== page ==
It would be ironic, you have to admit. Look at the history. By itself, the Linux kernel may have well ended as a student's obscure pet project. It was the GNU userland and the GPL license that combined with it to make it what it is today. And those were both Stallman's brain-children.

I dig what the man says. The public at large will always be just consummers. They take stuff and use it and spare no thought for what went into making it. We all do it, to some degree.

One day Linux will indeed become mainstream (some might say that day has arrived) and people will use it just like they use Windows or Macs, without even knowing what FOSS is and how it changed the world. For someone who was there during the 90's, it's extremely ironic.

There's examples in the world all around us. Think about all kinds of human rights that people fought and died for, and how we just take them for granted.

Edited 2010-07-01 14:16 UTC

Reply Score: 9

google_ninja Member since:
2006-02-05

if it wasn't for gnu, linux users would probably have a bsd userland.

Reply Score: 2

cb88 Member since:
2009-04-23

LOL... actually if it wasn't for Linux GNU could have relicensed BSD as the userland funny that Minix is growing far faster than HURD is.
HURD really has no real goals though...

Minux == secure and stablility through u-kernel
Linux == fast server OS
Solaris == fast server OS and Workstation OS
Windows == works where it counts catches the customer's eye
Haiku I think has great potential due to it's desktop/workstation focus... sylable too with its split design custom desktop kernel and Linux for thier server platform

Reply Score: 1

danieldk Member since:
2005-11-18

Actually, no:

"I think it's highly unlikely that we ever would have gone as strongly as we did without the GNU influence," says Bostic, looking back. "It was clearly something where they were pushing hard and we liked the idea."

Source: http://oreilly.com/openbook/freedom/ch09.html

Reply Score: 2

Laurence Member since:
2007-03-26

One day Linux will indeed become mainstream (some might say that day has arrived) and people will use it just like they use Windows or Macs, without even knowing what FOSS is and how it changed the world. For someone who was there during the 90's, it's extremely ironic.


Linux has become mainstream, however real irony here is people rarely use the GNU userland tools despite often using Linux on a daily basis.

Linux is on our phone, in our routers and on our sat-navs - but each and every time users Linux is buried so deep behind layers of corporate developed -and usually propitiatory- userland tools that it's easy to forget just how widespread the OS is.

Reply Score: 4

google_ninja Member since:
2006-02-05

i probably use grep, find, ls, cp, rm (and curl, but not sure if thats gnu or not) on a daily basis... and thats it. i would be curious if IT guys use more of the tools, because as a dev, I would rather just write a quick script or one liner in a more general purpose scripting language (like ruby), then stuff like awk, groff, etc.

Reply Score: 2

Bill Shooter of Bul Member since:
2006-07-14

mkdir, top, tail, head, less, chmod, chown,awk, cut, w,xargs,tar, cat, ps, netstat, dc

amongst others.

One liners are cool too ( but, really only in perl. Ruby's not poetic enough for my tastes), but sometimes gnu tools with some bash glue is faster.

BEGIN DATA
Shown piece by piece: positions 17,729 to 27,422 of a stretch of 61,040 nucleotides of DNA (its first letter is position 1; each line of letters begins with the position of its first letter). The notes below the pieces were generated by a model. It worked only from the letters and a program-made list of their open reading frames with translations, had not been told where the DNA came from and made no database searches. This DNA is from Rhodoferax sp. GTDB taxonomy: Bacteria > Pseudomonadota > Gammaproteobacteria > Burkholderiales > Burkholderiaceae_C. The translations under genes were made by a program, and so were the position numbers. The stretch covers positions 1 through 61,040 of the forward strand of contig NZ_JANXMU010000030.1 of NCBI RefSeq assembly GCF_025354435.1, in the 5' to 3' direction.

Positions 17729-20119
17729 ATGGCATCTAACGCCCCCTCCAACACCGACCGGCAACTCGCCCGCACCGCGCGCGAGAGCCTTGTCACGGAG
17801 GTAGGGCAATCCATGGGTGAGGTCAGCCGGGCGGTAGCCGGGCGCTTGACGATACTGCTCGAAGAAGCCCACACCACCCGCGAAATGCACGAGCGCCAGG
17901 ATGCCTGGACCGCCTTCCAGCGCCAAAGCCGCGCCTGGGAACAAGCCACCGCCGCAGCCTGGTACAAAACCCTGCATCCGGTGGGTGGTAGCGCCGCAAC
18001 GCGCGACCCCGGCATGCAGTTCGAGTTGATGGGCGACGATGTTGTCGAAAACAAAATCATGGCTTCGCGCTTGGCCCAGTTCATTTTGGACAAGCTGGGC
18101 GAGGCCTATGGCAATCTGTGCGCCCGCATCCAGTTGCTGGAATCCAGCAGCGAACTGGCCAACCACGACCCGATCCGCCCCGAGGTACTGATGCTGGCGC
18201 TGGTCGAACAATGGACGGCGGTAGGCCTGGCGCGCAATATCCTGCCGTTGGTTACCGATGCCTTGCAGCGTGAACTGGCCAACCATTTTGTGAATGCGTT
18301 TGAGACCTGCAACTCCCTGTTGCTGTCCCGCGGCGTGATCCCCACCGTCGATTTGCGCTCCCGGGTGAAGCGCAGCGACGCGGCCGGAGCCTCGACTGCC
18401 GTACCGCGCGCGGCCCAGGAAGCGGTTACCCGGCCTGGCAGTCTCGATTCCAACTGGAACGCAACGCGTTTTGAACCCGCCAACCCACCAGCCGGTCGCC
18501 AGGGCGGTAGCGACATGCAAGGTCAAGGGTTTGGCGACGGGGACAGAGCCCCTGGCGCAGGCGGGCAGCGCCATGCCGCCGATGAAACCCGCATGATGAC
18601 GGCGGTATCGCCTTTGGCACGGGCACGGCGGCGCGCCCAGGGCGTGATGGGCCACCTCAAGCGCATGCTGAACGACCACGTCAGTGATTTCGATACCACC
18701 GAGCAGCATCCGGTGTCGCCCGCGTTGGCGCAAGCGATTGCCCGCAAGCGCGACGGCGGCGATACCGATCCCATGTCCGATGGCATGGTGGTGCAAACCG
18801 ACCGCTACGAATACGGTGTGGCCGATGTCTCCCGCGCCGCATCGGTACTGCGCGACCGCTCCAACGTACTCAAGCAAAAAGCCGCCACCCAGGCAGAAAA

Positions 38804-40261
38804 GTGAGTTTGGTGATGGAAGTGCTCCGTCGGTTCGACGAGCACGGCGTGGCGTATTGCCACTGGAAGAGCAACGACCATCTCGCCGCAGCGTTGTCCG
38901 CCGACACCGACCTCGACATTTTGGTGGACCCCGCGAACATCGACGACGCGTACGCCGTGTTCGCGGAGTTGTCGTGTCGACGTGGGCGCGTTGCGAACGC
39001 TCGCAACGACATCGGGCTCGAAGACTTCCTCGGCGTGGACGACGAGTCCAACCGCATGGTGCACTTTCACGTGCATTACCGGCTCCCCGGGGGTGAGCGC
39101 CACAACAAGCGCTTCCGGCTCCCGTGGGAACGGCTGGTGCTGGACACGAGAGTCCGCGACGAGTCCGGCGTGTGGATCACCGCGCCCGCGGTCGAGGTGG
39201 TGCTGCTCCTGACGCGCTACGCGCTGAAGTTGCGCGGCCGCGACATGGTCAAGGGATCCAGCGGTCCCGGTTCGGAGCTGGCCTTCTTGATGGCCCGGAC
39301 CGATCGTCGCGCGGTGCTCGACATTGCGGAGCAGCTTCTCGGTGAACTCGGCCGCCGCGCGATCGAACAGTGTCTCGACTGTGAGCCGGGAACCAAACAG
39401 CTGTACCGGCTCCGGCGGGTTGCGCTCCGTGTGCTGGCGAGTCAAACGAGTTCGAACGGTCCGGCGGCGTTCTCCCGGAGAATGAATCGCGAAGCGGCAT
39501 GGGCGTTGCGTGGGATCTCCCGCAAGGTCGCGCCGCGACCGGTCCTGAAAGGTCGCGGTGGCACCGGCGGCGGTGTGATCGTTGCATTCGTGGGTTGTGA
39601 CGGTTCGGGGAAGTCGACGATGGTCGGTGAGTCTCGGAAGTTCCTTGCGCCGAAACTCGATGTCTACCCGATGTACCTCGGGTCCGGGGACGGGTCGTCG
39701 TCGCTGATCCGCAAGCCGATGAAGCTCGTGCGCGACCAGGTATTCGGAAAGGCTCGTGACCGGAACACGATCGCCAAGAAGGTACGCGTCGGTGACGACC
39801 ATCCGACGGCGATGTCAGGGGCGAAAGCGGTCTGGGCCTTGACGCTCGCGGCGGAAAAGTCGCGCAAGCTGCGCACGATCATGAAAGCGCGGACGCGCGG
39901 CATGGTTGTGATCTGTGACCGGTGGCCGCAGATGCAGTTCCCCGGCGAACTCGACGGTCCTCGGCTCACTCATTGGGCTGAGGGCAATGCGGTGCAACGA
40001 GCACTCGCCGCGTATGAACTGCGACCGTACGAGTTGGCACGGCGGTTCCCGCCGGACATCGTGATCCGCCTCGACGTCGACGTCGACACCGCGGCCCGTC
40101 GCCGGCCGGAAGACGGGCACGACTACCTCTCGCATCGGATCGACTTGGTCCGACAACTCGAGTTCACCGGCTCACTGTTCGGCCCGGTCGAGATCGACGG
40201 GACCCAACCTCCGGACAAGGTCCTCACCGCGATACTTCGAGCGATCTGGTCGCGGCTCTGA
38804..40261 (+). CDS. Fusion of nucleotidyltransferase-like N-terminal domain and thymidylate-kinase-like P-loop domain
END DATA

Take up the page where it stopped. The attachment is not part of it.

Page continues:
Reply Score: 2

Laurence Member since:
2007-03-26

So you (and Bill Shooter of Bul) never use GNOME either?

Oh, it's not part of the base system, but it's still GNU.

As is BASH and GRUB (and it's pretty hard to escape GRUB on any PC - be it laptop, desktop or server - without switching to the now not so common LILO

Edited 2010-07-02 09:07 UTC

Reply Score: 3

spiderman Member since:
2008-10-23

GNU userland is not just rm, grep and awk. It's also ld, glibc and gcc. The linux kernel does not compile without gcc. Linux depends on GNU and all the GNU system depends on glibc (sockets, i18n, pipes, I/O, users and groups, processes, etc). The kernel is a very small component.

Reply Score: 2

nt_jerkface Member since:
2009-08-26

The world would have just used FreeBSD.

This is really what bothers GPL fanatics about FreeBSD. Its existence disrupts their theme of Linux being The Chosen One (cue Star Wars theme).

Computing would actually be farther ahead if FreeBSD became the de facto free Unix due to it having a sane development structure and no holy war against binary drivers.

Reply Score: 8

nt_jerkface Member since:
2009-08-26

One day Linux will indeed become mainstream (some might say that day has arrived) and people will use it just like they use Windows or Macs, without even knowing what FOSS is and how it changed the world. For someone who was there during the 90's, it's extremely ironic.


I remember reading in 1999 about how Linux was going to take over and destroy Apple.

Windows Server was supposed to die as well.

Linux on the desktop has not only failed but it has already missed key opportunities to take significant share (instability of Win 9x and early XP, 9x to XP transition, security issues with XP, 64 bit transition, Vista released as a beta).

I believe the main cause of failure for desktop Linux has been the GPL and the ideology that goes with it. Linux has been a middle finger to proprietary hardware and software companies and that is not how you build alliances against powerful corporations.

Now go tell your bearded hippie leader how awesome he is for declaring war against proprietary companies. Make sure you don't include any images since he only uses a text based internet.